While on the topic of volume levels, I should take the opportunity to note the slightly below-average sensitivity of the 718s. Rated at 87dB, one will want to provide the Ushers with some current. This probably isn't the speaker you're thinking about mating to a 40-watt EL 34 integrated amplifier, as much fun as that sounds in theory. But the good news is that the Be-718 commits none of the foibles that will send most users in search of tubes to correct. It's got plenty of natural body and warmth and as I said before, there's nothing about the treble that requires fixing. This speaker has that concrete solidity about it that makes it a great choice for various solid-state amplifiers. Most of my time was in fact spent with the 500-watt Bel Canto e.One REF1000 monoblocks (and I highly recommend the combination) but the Musical Fidelity A5 integrated would make a fine mate as well. The Tiny Dancers lack for so little within their context that there's little reason that they wouldn't mate with most competently powerful amplifiers.

While I still have some reservations with regard to the way they're marketed, the Be-718's proof is in the listening and it's a stellar performer by almost any measure. Fed by an adequately powerful amplifier, be it tubes or solid-state, these Tiny Dancers are terrific performers combining a surprising and class-leading quality and quantity of bass brawn with excellent dynamics, a beautifully articulate and expressive mid-band and an honest yet fatigue-free treble. While the market is full of well-designed speakers that seem to cross a lot of 't's and dot a lot of 'i's, in my own experience most of these designed-by-numbers speakers sound great but fail to involve the listener and seldom become the object of the listener's affection as I predict these speakers will. I find these Ushers exceptionally endearing and involving, which is by far their most important characteristic. If I were in the market for a stand mount these would be my first choice because, in this price class, I think a speaker that hits all its marks is difficult enough to find but one that is as engaging to listen to as the Usher Be-718 comes along only once in a blue moon.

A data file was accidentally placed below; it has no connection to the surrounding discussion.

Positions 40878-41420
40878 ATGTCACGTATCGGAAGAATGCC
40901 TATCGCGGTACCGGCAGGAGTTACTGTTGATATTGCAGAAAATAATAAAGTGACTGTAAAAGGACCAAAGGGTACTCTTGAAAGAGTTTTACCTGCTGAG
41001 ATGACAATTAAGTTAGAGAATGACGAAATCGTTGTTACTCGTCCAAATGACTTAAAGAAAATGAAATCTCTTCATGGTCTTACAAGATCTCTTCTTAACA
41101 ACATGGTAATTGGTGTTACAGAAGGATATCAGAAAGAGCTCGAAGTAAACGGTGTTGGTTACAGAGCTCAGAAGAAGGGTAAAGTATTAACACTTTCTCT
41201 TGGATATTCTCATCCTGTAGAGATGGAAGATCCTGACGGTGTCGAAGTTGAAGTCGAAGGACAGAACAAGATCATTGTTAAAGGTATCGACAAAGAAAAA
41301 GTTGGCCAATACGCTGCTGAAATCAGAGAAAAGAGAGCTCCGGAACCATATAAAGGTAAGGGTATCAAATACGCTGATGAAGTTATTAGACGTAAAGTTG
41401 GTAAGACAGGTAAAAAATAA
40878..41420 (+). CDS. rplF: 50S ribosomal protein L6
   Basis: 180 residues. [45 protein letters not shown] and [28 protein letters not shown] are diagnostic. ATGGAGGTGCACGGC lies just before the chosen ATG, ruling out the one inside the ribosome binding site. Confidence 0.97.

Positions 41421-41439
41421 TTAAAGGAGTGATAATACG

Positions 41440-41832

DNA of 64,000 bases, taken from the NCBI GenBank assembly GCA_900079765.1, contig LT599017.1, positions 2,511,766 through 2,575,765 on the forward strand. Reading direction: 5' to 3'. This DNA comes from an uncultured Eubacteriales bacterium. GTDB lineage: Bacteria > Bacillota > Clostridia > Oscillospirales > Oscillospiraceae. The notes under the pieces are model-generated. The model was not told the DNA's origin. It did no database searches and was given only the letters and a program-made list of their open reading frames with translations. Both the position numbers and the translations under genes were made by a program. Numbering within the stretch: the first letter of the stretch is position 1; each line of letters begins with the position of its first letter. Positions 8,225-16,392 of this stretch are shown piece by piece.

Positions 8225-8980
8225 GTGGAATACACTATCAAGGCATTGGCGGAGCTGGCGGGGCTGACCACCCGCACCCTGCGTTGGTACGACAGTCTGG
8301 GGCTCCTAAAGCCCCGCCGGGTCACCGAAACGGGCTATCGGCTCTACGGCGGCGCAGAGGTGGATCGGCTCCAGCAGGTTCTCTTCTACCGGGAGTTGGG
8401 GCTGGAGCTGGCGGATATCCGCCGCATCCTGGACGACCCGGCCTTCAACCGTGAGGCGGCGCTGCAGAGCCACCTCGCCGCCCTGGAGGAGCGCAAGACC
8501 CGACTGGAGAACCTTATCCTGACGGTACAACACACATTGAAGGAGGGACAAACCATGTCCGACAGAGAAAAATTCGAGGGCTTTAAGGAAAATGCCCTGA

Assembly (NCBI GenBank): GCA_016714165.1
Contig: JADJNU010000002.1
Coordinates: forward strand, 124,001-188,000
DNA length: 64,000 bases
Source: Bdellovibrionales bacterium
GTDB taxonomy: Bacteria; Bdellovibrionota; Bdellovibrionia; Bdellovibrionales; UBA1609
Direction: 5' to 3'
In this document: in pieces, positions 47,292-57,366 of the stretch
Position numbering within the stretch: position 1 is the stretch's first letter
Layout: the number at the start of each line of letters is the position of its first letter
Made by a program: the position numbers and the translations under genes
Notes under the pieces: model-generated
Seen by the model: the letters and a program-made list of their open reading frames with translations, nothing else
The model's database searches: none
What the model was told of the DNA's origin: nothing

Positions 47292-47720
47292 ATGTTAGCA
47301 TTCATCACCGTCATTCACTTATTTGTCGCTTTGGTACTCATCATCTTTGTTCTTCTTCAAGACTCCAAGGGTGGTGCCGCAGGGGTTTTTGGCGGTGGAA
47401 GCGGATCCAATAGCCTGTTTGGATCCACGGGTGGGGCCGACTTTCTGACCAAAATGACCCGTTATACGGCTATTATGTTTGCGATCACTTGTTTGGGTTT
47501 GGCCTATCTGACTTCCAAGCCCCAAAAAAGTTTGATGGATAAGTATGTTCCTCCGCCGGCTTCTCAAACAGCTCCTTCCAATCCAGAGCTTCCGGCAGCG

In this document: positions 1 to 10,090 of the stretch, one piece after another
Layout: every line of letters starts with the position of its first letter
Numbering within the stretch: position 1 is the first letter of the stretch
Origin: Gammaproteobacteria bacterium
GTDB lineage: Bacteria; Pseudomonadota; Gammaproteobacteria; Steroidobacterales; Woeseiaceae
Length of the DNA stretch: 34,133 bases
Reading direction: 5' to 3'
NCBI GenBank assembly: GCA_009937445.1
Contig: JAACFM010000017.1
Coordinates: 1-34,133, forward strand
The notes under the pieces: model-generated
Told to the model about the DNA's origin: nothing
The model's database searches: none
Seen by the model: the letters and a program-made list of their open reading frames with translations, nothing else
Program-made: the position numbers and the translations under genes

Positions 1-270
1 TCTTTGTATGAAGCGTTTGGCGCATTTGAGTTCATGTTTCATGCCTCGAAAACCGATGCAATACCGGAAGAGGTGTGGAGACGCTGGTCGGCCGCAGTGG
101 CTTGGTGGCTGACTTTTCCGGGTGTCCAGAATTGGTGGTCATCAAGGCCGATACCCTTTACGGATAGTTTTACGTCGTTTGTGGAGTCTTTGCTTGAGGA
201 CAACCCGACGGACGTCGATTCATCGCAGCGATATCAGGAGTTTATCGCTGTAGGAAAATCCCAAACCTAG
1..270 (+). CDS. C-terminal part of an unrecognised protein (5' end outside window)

Quality of packing: Nothing fancy but it gets the job done.